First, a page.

Emerging research suggests that some individuals with particular types of substance use and abuse may be more likely to engage in suicidal behaviors. For example, individuals who use opiates, cocaine, and sedatives may have a noticeably higher risk of suicide than those who use other drugs.12,14-16 Among those with an alcohol use disorder, a greater severity of recent drinking is associated with the greater likelihood of suicide attempt and suicide mortality.17,18 Co-occurring alcohol and drug use disorders may be particularly strong indicators of increased risk of suicide.19 Thus, the severity of substance use disorders (ie, a greater number of substances or misuse of more than 1 substance) may predict a greater likelihood of suicide.
Violent behavior toward others
The tendency to engage in violent behavior is a potentially important risk factor for suicide in substance abusers. Up to 75% of those who begin addiction treatment report having engaged in violent behavior (eg, physical assault, mugging, attacking others with a weapon).20,21 Emerging research also indicates that violence may partially account for the connection between substance abuse and suicide risk. For example, in those seeking treatment for substance use disorders, the perception that they have difficulty in controlling their own violent behavior was associated with a greater likelihood of a prior suicide attempt.22 Tiet and colleagues22 hypothesized that individuals who have difficulty in controlling their anger may be more likely to act impulsively, thus turning the violence on themselves rather than on others.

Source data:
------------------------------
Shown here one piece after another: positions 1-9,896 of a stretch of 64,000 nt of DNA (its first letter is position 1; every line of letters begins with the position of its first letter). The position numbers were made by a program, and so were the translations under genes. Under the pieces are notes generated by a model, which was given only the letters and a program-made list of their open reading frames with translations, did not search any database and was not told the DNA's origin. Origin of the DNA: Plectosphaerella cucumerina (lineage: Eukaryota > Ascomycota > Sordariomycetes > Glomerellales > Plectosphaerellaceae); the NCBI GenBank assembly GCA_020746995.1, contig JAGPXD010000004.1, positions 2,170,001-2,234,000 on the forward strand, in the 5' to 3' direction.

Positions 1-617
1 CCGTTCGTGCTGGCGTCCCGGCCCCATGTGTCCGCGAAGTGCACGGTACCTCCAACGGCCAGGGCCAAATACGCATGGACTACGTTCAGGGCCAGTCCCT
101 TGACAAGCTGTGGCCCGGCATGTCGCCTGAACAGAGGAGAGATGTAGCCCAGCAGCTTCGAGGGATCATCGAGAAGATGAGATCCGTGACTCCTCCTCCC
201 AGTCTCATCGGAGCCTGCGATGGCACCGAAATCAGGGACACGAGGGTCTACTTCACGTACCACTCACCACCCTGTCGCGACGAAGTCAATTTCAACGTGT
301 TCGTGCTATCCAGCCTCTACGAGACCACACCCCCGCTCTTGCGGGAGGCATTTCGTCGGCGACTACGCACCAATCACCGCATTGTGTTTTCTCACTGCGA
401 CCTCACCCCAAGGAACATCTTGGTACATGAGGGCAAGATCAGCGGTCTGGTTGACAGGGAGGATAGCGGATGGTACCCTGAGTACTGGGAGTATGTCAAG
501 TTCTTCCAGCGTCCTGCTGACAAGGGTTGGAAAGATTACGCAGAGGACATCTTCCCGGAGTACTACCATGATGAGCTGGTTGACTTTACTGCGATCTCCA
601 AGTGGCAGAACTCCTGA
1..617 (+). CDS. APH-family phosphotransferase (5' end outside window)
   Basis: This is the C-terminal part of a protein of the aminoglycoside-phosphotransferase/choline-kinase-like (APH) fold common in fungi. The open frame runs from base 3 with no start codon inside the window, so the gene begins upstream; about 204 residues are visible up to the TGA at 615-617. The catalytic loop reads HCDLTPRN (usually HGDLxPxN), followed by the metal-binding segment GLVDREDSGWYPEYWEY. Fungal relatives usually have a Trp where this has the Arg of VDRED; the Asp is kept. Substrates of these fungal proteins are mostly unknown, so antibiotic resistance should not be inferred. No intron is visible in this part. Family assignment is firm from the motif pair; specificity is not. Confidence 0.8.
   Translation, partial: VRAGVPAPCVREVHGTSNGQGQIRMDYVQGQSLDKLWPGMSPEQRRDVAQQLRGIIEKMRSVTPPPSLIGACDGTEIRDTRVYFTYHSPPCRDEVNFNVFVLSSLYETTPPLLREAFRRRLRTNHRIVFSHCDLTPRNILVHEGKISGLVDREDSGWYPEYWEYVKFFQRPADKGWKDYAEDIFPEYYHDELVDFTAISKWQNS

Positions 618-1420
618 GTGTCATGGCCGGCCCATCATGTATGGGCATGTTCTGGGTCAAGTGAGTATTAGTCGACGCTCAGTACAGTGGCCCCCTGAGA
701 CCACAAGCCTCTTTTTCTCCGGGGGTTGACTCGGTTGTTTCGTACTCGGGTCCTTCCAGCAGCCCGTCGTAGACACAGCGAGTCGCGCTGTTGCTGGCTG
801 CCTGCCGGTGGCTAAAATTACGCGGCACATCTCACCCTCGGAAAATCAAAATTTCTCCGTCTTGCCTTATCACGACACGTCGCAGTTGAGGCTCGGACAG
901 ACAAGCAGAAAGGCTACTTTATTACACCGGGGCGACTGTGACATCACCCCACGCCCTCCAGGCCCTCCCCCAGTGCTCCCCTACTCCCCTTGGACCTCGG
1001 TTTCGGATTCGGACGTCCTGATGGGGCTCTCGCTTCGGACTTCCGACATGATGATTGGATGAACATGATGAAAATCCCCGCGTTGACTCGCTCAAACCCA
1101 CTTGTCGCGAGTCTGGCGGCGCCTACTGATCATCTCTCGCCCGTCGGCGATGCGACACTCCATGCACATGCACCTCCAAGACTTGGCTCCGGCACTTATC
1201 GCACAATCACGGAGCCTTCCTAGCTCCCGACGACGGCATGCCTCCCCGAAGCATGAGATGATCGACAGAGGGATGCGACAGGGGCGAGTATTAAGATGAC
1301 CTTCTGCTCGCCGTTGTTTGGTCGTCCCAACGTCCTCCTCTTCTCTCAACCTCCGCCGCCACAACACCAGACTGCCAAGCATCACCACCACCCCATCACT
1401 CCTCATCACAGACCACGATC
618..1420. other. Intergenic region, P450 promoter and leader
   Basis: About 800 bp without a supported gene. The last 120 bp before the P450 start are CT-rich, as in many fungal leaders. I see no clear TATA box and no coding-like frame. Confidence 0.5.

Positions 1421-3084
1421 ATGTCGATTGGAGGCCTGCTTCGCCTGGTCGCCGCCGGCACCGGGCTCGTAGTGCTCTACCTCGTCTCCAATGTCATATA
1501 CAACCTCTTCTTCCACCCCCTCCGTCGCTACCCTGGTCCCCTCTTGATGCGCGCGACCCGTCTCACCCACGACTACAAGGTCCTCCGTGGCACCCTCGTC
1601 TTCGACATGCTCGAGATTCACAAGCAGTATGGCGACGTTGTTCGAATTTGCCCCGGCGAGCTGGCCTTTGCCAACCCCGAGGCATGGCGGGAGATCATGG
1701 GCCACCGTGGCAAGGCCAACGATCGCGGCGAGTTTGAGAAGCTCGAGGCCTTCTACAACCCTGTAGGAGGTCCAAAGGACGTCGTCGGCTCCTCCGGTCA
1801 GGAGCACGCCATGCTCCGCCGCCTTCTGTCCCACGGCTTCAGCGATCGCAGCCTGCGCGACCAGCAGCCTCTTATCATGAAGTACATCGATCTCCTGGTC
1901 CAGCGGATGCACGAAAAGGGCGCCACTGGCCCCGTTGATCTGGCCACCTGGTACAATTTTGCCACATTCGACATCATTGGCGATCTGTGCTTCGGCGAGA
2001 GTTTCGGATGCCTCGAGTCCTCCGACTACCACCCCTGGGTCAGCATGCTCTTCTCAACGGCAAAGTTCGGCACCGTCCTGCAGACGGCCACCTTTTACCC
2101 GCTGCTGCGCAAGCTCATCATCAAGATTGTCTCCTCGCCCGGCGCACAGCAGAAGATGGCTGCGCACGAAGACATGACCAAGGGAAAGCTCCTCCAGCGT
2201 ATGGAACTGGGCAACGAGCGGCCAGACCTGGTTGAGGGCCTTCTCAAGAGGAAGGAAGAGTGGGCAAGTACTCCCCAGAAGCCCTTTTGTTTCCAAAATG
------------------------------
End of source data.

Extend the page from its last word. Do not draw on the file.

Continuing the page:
Individuals with alcohol use disorders and prior aggressive behavior are more likely to report suicidal thoughts or past suicide attempts.6,23 In one recent study of more than 6000 adults who began addictions treatment, those who had committed serious violent acts (eg, rape, murder, assault resulting in serious injury) were more than twice as likely to report multiple suicide attempts. This finding held true even after statistically controlling for demographic characteristics, depression, and past victimization.6
Another study compared accident victims with individuals who completed suicide. Violent behavior in an individual’s last year of life was linked to a higher likelihood of suicide, even when controlling for alcohol use disorders and other potential suicide risk factors.24
A growing body of literature has identified the link between substance use disorders, interpersonal violence, and risk of suicide.
This article reviews this literature and provides suggestions for how to identify substance use disorder patients who may be at elevated risk for suicide.
Mental health providers should be aware that individuals with substance use disorders are at elevated risk for suicide and should include questions about prior violence toward others as part of a comprehensive suicide risk assessment.